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A Beginner’s Guide to CO2 Powered Air Guns

We are finally entering the warm summer months of the year, the months where getting outside for BBQs, fish-fry’s, and, of course, trigger time is made much more pleasurable by virtue of longer days and warmer temperatures. But these days it isn’t just BBQ attendees pulling the trigger on BB guns to knock over a tin can while waiting on the ribs. No, there is a whole new contingent of air gun shooters who have suddenly picked up an air gun as a training alternative to their centerfire pistols. Since Umarex has license agreements with firearm manufacturers like Beretta, Colt, GLOCK, HK, S&W, and Walther, our .177 and 6mm replicas are a natural fit for the firearm shooter looking to train with air.

If you find yourself in the new to CO2-powered air gun crowd, there are a few things you need to know in order to get the best out of your new CO2-powered blaster.

The Essential Gear for Blowback Air Pistols

The bare minimum needed to start sending BBs downrange with an air pistol are the pistol, BBs, and CO2. However, you will need to pick up some silicone-based oil pretty soon. We rely on RWS Chamber Lube for this application. Why is this special oil so important? First, it soaks into the silicone-based seals used in the valve of the gun. Since CO2 is very cold when it is released from the cartridge, the seals in the valve go through a significant freeze/thaw cycle. In addition to becoming brittle, the temperature cycling will dry the seals out. Dry, brittle seals are seals that leak. A drop of Chamber Lube on the tip of new CO2 cartridges helps keep the seal supple so that it can continue to do its job.

Not all BBs are created equal. Some are just a little small, some are a little rougher, and some may be a little dirtier- Any or all of these conditions can lead to feeding issues in a semi-automatic style air pistol. Either the UX Precision Steel BBs or our Hornady Black Diamond BBs are excellent choices in the ammo department. If you have a pellet pistol, check out the 7-grain RWS Meisterkugeln Pistol. These are premium wadcutter-style pellets that are specifically optimized for CO2 pistols.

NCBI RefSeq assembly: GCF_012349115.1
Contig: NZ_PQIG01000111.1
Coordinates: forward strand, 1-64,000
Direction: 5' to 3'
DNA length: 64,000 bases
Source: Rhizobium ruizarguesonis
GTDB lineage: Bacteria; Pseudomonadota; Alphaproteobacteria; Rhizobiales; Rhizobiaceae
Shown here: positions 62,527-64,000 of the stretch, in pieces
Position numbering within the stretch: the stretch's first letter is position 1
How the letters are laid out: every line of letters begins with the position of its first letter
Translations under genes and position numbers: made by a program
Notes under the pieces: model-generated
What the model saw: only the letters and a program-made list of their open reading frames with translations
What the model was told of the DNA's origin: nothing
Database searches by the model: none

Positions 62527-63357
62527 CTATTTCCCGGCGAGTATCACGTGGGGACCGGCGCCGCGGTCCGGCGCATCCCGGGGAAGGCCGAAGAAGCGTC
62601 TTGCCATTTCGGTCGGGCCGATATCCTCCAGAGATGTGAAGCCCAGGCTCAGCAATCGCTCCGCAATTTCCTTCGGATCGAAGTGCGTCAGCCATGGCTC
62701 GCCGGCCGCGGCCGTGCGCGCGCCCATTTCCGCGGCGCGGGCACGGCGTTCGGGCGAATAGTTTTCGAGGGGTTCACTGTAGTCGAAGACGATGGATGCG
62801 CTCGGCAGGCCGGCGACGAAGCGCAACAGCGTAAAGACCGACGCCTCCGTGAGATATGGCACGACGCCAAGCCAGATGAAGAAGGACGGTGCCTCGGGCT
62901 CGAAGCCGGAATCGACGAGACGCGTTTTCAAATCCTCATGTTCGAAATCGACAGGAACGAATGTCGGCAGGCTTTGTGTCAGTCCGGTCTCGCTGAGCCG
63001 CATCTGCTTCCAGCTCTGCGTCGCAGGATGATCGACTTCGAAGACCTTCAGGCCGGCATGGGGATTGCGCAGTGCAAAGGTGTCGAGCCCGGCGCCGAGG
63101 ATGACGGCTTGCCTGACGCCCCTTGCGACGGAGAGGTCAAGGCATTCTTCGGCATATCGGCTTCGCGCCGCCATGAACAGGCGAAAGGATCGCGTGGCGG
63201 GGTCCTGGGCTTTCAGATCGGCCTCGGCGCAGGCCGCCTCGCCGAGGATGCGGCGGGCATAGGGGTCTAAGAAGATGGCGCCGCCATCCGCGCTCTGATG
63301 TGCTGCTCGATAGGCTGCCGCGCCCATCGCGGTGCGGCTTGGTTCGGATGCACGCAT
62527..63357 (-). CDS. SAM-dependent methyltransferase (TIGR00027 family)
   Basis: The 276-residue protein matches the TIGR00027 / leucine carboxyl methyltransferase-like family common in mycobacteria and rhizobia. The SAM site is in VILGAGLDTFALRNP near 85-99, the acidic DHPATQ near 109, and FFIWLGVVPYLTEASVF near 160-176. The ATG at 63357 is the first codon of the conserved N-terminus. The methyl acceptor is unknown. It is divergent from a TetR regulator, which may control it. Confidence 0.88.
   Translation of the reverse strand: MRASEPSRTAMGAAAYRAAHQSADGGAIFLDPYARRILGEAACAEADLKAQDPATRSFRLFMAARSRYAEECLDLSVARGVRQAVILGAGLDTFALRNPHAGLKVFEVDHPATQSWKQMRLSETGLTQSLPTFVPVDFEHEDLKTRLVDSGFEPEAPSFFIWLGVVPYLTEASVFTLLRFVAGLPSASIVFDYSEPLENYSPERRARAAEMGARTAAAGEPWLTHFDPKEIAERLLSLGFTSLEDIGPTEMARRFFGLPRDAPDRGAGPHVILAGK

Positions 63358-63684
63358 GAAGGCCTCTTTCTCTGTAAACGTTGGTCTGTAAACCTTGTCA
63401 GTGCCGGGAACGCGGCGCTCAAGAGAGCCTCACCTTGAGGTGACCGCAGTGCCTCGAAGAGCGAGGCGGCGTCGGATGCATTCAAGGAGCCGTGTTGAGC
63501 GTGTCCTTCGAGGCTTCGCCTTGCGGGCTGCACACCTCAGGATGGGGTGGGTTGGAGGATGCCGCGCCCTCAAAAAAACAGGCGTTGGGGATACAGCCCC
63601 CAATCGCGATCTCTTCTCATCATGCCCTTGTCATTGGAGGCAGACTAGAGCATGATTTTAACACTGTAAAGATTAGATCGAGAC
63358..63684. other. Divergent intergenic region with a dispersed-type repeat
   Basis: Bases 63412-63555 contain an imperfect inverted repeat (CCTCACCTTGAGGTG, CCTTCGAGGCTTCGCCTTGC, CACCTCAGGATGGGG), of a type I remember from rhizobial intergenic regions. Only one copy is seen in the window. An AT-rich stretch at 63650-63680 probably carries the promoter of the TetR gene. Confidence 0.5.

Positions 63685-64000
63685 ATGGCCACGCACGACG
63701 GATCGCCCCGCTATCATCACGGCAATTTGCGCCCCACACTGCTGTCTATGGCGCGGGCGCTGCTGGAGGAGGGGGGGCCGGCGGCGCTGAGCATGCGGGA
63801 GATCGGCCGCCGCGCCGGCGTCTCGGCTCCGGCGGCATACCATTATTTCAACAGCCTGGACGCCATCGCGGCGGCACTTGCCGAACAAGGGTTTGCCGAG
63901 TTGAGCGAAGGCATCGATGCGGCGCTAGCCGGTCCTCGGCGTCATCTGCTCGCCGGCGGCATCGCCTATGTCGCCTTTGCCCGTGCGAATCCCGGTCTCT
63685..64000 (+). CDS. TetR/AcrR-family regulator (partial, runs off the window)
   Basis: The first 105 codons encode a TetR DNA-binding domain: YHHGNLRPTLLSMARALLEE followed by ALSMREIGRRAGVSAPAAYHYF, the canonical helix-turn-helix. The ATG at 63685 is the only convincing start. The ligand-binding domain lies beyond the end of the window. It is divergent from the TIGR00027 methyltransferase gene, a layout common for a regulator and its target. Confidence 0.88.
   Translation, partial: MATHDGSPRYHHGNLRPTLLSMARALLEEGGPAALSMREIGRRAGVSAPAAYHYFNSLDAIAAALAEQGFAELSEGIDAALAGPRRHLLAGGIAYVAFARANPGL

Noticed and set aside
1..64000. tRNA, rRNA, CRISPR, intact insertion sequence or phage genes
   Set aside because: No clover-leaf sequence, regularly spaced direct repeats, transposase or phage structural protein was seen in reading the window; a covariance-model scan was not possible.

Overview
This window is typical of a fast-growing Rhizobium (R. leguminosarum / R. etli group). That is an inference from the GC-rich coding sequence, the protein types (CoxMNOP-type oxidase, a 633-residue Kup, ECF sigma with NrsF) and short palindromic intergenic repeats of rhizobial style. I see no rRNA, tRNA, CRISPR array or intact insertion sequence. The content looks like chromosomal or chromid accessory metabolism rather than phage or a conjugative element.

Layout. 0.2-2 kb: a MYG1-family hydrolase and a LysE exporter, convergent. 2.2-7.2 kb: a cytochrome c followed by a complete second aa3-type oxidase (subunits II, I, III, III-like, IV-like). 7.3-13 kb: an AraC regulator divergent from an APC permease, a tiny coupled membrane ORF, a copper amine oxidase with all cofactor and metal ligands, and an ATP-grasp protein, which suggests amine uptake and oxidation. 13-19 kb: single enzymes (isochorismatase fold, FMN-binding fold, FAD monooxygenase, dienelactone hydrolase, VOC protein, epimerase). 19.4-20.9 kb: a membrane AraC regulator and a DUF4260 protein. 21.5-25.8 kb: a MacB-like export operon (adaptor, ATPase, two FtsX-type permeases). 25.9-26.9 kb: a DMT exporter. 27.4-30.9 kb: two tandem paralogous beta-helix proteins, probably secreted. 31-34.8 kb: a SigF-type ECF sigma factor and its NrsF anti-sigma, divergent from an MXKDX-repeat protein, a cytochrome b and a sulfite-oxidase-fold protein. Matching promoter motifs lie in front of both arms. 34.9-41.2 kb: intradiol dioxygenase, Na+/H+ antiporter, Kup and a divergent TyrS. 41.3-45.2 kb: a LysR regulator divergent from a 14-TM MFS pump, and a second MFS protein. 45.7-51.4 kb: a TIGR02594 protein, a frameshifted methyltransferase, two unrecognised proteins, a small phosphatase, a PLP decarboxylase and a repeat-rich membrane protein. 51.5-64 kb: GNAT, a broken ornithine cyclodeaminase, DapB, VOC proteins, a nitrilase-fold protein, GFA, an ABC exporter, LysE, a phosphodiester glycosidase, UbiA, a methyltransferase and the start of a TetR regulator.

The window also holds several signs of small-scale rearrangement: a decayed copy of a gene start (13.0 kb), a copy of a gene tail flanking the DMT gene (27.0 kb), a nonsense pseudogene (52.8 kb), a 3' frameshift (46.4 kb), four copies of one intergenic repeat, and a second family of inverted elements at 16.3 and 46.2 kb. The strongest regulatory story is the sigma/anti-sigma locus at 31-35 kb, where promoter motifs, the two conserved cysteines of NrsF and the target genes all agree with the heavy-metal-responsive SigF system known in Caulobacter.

Likewise, CO2 that is clean and has a tip that won’t damage the puncture seal is crucial for shooting success. Umarex 12 gram CO2 cartridges aren’t filthy on the inside and have a nice smooth tip that helps keep the puncture seal from tearing or deforming.

Three Things About CO2 Guns

Keep it clean! Yes, there are some cool videos on YouTube where the talent torture test firearms by burying them in mud and junk. The unfortunate fact of the matter is that an airgun is just not going to work well if submerged in water, dirt, or mud. It might not ever work again if the goo can’t be cleaned out all the way. While most people wouldn’t dare abuse their firearm in that way, it does need to be stated that keeping the dust and grime off of your air pistol will certainly help it live a long time.

Most blowback air pistols can be field stripped just like the firearm they are based on. In these cases, wiping off the dust and oiling on the friction points can be very beneficial. For these metal-on metal friction points, a standard gun oil will work just fine. Just take care not to get this oil on the valve assembly.

Next, save the bone-crushing grip strength for shaking your daughter’s boyfriend’s hand. The easiest way to damage a CO2 seal in an air pistol is to over-tighten the CO2 puncturing screw. CO2 installation is a matter of “tight enough is tight enough”. Once the CO2 stops hissing, stop tightening the screw. This is especially important if you have proceeded past the first 3 or 4 CO2 cartridges without applying some RWS Chamber Lube. The dry seal can be galled by the cartridge tip as it is snugged into place.

Waste it. Huh? Rather than trying to save the remaining CO2 from one shooting session to the next, the best practice is to expend the CO2 and remove the empty cartridge before storing it. While the valve will hold the pressure for a while, it will not hold the pressure indefinitely. The number one cause of magazine failure in CO2-powered air guns is seal failure brought on by leaving the CO2 in the gun for storage. So our advice is to load up a few more magazines and continue shooting until the CO2 is played out.

Mark Davis, avid outdoorsman, family man, and outdoors writer is the social media specialist for Umarex USA.

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